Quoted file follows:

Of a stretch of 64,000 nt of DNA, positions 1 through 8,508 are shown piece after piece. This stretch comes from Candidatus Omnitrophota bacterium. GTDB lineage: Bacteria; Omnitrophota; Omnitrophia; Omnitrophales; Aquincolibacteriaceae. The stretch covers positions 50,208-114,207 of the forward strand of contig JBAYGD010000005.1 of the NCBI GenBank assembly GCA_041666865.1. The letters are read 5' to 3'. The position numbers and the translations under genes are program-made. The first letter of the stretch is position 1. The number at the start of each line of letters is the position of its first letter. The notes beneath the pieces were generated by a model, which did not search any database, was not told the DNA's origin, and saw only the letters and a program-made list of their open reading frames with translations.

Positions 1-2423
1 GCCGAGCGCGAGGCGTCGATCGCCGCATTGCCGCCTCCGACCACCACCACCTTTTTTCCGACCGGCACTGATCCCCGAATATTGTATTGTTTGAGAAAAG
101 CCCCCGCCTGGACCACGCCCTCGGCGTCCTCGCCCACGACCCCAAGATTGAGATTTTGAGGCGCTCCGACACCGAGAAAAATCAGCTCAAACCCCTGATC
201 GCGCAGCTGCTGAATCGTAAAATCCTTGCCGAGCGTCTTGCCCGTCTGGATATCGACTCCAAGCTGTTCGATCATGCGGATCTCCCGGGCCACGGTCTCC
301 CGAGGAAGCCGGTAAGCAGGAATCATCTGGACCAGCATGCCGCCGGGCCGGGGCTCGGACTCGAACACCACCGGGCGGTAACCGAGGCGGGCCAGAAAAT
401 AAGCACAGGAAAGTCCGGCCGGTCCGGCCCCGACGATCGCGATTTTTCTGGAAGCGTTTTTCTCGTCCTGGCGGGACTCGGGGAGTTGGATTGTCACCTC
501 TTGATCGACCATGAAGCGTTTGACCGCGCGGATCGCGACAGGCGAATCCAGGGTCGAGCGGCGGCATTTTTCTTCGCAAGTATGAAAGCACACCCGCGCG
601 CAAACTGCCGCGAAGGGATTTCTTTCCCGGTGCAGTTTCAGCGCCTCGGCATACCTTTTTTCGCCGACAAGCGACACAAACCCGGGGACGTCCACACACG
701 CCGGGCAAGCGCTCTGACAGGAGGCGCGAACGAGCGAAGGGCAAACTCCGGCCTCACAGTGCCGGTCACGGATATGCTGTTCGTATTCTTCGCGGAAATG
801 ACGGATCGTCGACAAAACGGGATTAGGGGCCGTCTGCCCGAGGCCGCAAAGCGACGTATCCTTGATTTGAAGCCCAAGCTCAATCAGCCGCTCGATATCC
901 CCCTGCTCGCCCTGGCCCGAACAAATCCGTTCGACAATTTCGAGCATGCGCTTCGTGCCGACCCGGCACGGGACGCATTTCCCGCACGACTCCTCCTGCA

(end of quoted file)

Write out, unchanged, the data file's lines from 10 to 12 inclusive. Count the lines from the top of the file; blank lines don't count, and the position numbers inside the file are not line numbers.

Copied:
701 CCGGGCAAGCGCTCTGACAGGAGGCGCGAACGAGCGAAGGGCAAACTCCGGCCTCACAGTGCCGGTCACGGATATGCTGTTCGTATTCTTCGCGGAAATG
801 ACGGATCGTCGACAAAACGGGATTAGGGGCCGTCTGCCCGAGGCCGCAAAGCGACGTATCCTTGATTTGAAGCCCAAGCTCAATCAGCCGCTCGATATCC
901 CCCTGCTCGCCCTGGCCCGAACAAATCCGTTCGACAATTTCGAGCATGCGCTTCGTGCCGACCCGGCACGGGACGCATTTCCCGCACGACTCCTCCTGCA